A labor lawyer identifies the most common mistake people make when leaving a job, whether by choice or termination.
More and more people continue to lose their jobs today. In such situations, it can be difficult for individuals to be fully be aware of things that they sign before they leave a company. Companies can coerce employees into signing clauses or agreements that could prove to be troublesome for them in the future. Worry not, as The Labor Lawyer—who goes by @attorneyryan.12 on TikTok—shared a helpful video citing important advice for employees who had been laid off.
The creator begins the video by sharing that he had to turn down another potential client because there was nothing he could do to help them with their mistake. He shares that the mistake was a "critical" one that many people have done at jobs that they have worked at. The man explains, "So listen, just because your boss or HR says you have to sign something, does not make it true!" He states how employees were not obligated to sign anything when they were fired or quit.
The lawyer mentions how employers would insist on such formalities but they were ultimately lying as they were not lawyers. He continues, "If a lawyer for the company says you have to do that, please understand that lawyer works for the company, they're trying to screw you." The man explains how employees were "done" once they signed a severance agreement and took money from the company. He explains how lawyers could not help individuals in such cases and requests them to stop signing documents without properly checking them.
People shared their own experiences when it came to being laid off from their companies in the comments section. @patriciarcole said, "I didn’t sign my severance contract because it said I had to promise not to make disparaging remarks about the company ever." Another user, @zombiesheep5 shared, "I refused to sign a writeup. They accidentally left it behind in the boss's office. At lunch I noticed it, somehow it disappeared and was never found." @jadedjourney commented, "I quit a hospital I worked at. I showed up at HR to turn in my keys and badge. They were like we need you to sign some paperwork. I said I'm not."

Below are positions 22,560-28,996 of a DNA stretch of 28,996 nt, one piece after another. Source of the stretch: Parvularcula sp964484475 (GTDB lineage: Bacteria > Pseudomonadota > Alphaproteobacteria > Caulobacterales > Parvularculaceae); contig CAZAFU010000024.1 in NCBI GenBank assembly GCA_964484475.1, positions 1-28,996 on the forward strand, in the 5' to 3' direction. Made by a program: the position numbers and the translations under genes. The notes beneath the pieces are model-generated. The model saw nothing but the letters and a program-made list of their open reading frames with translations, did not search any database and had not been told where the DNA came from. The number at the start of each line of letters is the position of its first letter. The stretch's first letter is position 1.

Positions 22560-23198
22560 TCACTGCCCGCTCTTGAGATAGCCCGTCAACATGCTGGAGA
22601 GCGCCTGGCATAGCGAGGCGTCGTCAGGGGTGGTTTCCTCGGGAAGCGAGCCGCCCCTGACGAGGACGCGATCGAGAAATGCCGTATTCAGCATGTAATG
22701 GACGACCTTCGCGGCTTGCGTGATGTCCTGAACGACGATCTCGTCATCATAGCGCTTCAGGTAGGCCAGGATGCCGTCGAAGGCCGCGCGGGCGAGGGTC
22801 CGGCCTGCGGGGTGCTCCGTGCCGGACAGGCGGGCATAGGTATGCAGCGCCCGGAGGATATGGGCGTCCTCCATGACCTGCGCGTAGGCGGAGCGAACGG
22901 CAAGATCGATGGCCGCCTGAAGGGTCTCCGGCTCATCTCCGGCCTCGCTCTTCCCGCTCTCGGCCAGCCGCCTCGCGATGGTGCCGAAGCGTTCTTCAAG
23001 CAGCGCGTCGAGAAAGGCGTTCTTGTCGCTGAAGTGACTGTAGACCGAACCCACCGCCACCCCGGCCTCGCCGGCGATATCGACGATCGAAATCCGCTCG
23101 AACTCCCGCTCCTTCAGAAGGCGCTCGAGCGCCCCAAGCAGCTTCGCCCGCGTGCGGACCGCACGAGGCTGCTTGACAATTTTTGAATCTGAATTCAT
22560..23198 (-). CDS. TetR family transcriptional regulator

In such situations or life in general, individuals only stand to benefit from having a bit of legal know-how. Reb Masel—who goes by @rebmasel on TikTok—shared a helpful video where she talked about some general advice for people, based on her experience as an attorney. At the beginning of the video, the woman reveals, "This is 'Things You Should Know' based on what I have gathered as an attorney." She continued, " No, I will not elaborate, meaning, I don't care what you do with this, but it's not legal advice."
Her first advice involved asking people to "shut up." Masel later elaborated on this by saying that speaking up was not always the best option, which was contrary to popular belief. She explained how individuals could save themselves a lot of trouble by choosing to be quiet in situations where the power dynamic was imbalanced. Masel also shared that cops were legally allowed to lie to people and that individuals should be wary about friends.